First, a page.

More insights from Steph (Baby Carriers Downunder), “everybody’s ability to bear weight is different. Babywearing in a great carrier distributes the weight well, but always consider your own needs while baby wearing. If your body is telling you enough is enough: listen. Especially after pregnancy when your body is still readjusting, there’s nothing wrong with putting the sling down for awhile and enjoying your baby on the couch. There’s also nothing wrong with exploring the world together with the pram if that’s what your body is telling you.
However, pain in the lower back is often a fixable issue. In my experience it can come from two or three particular problems.
The first problem is unevenness in the distribution of weight. If you’ve been using a lot of hip/one sided carries, this may cause you some pain if you’ve been at it too long. Either change sides or change to something with a better distribution: or snuggle sitting down if you can. It’s OK to take a break.
Lower back pain can also be caused by a front carry that is too low on the wearer’s body. If you’ve ever been pregnant, you’ll remember that 9 months’ pregnant belly everyone told you was so beautiful. It was! But having all that weight out the front of your body and down low commonly causes back pain. It’s the same in baby wearing. Try retieing your carrier higher or a back carry. Remember the baby should be held to you firmly, not loosely or slumped down. A nice smooth curve to the child’s back is what you’re aiming for”.
Tayah looks so comfy in there!
Steph from Baby Carriers Downunder says, “Pain in the neck and shoulders may mean your baby is too low: is your baby in the “zone”? In a front carry, if you can kiss your baby merely by tilting your head slightly, the baby is high enough. Ideally a baby should be sitting just above or in line with your navel, although smaller babies need to be higher and larger children often need to be lower. In a back carry, very small babies need to be very high up, right at the nape of your neck. As a very rough rule-of-thumb with older babies (4 months+)/toddlers, start high and move downwards until you find a comfortable spot for you. In the picture, the sleeping baby is only a few centimetres from the wearers’ chin. Aim for high and comfortable!
– Pain in the neck and shoulders can also be caused by the baby being too loosely held by the carrier allowing them to “lean” away from you. You should be able to fit a hand between you and your baby, but not much more than that. If this is the problem, your top straps in a buckle carrier or mei tai may be too loose or the top rail in your wrap may be too loose. Retightening will reduce a lot of the pain”.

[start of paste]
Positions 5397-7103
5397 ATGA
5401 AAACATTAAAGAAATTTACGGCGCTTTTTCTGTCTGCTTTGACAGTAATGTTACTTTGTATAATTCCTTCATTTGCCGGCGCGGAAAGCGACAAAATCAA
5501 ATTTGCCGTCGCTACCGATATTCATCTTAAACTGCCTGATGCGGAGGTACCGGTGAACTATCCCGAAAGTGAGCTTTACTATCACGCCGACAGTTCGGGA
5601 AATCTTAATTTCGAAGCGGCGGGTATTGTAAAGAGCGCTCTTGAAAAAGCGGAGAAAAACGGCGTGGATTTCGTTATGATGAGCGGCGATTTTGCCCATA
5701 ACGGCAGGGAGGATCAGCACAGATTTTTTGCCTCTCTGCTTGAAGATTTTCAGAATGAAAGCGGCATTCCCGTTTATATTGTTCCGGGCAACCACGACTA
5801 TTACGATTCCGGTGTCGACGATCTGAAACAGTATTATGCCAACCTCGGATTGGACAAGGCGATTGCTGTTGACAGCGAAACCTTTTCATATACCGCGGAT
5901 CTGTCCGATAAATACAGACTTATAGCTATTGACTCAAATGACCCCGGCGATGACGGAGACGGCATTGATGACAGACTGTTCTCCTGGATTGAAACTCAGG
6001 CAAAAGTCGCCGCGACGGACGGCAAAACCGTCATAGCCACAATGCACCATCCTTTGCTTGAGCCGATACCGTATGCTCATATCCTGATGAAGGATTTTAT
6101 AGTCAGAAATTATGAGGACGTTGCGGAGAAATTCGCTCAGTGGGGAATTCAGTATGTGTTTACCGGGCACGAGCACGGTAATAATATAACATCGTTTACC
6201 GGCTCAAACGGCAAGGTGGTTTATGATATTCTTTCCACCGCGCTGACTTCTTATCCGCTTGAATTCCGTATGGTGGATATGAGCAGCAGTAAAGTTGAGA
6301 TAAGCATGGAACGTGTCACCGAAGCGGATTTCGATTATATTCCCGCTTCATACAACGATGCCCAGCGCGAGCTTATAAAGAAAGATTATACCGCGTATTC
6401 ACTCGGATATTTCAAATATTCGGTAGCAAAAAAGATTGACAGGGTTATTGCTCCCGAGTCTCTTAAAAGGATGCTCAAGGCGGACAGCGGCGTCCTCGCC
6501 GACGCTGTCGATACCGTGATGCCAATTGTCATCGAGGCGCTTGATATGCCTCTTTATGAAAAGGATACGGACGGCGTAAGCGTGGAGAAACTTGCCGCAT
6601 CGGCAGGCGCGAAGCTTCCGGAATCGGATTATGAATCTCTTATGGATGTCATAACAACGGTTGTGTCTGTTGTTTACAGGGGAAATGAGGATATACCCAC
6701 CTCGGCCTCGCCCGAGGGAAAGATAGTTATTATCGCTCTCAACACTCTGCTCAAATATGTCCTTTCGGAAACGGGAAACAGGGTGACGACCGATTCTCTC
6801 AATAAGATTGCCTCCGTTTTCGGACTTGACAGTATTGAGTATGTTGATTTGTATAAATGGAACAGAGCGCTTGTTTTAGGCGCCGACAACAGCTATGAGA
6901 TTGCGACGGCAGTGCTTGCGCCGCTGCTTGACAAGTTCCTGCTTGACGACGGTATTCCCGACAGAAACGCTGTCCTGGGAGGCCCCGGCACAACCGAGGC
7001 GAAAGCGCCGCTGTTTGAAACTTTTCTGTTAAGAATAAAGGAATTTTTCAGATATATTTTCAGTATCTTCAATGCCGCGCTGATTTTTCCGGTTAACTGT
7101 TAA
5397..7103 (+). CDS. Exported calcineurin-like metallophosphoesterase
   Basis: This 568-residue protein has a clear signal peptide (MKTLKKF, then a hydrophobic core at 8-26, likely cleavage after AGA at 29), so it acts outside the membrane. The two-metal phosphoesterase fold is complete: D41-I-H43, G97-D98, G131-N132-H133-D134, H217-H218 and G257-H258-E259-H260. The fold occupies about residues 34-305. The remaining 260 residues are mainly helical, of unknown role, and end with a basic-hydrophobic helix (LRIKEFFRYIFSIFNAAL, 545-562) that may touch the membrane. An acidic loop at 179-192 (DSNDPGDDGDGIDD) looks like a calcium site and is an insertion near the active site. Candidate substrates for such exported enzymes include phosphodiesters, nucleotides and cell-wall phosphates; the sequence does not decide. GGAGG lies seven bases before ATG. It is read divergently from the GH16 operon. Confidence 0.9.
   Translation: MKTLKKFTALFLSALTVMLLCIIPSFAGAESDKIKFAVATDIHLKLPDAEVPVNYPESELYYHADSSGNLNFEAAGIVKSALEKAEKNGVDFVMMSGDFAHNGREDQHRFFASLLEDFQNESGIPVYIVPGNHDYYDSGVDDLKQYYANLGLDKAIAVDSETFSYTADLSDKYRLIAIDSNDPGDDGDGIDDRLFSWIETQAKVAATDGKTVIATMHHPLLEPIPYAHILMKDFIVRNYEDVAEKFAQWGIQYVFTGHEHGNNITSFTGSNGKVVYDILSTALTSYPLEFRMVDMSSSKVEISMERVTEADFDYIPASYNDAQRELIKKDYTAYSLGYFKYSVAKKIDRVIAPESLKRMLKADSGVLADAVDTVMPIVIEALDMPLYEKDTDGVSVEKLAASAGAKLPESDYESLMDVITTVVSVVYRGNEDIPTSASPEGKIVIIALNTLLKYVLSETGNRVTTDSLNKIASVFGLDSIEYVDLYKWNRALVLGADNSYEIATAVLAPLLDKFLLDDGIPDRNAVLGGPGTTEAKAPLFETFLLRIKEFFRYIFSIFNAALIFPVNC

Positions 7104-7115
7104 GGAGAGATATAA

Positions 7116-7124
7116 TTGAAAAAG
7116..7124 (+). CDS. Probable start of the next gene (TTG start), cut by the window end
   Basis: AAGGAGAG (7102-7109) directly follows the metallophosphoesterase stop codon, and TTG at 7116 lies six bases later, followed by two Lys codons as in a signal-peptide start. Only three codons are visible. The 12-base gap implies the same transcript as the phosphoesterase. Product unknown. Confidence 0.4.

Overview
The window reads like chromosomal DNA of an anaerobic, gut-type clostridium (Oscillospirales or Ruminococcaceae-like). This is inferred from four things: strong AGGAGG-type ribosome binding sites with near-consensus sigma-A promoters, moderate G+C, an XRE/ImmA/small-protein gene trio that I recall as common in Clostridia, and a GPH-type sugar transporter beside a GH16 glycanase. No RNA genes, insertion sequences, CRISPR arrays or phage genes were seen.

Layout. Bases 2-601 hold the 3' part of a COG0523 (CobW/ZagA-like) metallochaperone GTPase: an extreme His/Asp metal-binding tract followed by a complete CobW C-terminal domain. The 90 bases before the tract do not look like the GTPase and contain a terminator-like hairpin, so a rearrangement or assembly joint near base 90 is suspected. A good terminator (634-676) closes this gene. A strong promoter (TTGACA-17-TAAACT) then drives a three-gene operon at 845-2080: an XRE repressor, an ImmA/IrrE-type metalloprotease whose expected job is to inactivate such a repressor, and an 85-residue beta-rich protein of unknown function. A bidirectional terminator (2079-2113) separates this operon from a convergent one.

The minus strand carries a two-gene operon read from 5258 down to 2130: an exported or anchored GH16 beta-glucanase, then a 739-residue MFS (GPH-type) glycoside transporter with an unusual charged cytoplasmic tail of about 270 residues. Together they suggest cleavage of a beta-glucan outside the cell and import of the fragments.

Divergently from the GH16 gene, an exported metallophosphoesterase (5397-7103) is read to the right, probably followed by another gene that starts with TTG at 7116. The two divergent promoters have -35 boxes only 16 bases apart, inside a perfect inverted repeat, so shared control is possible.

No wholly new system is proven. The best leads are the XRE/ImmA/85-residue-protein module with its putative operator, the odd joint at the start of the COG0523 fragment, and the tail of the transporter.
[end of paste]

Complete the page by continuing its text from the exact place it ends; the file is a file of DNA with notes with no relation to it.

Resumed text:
I found a lovely article about the benefits of baby wearing.
The Baby Wearing Institute are.. “parents and babywearing fanatics who have decades of experience”
They say, “Wraps seem to be the most versatile carriers on the market. They are individually adjustable and, with hands on instructions, learned quite quickly and correctly. If used properly, a wrap will always support your child in the correct healthy spread squatting position, regardless of being worn in front, back, or on your hip. Wraps are probably the most classic carrier that are used in many cultures around the world and come under many different names depending on the culture using them. Wraps are best used with upright carrying only!”
Go to: Baby Carriers 101 for more.
Inspirational writer, speaker and storyteller, Helen Hansen says, “Plenty of physical closeness is essential for every baby as it supports EQ and, in later years, IQ too.
Bonding in the comfort of Snuggle Bug gives your child a balanced start to life.”
Remember the photos of Rebecca in her Snuggle Bug? Look how big she is now!
She’s pictured on the right, with her brother Callum, on the first day of big school.
Check out this article about why we should wear our babies.
The part that really resonates with me is what author, Laura Simeon says in a point about communication, “a large part of feeling confident as a parent is the ability to read our baby’s cues successfully. When we hold our baby close in a sling, we become finely attuned to his gestures and facial expressions.”
Read the rest of the article here on naturalchild.org.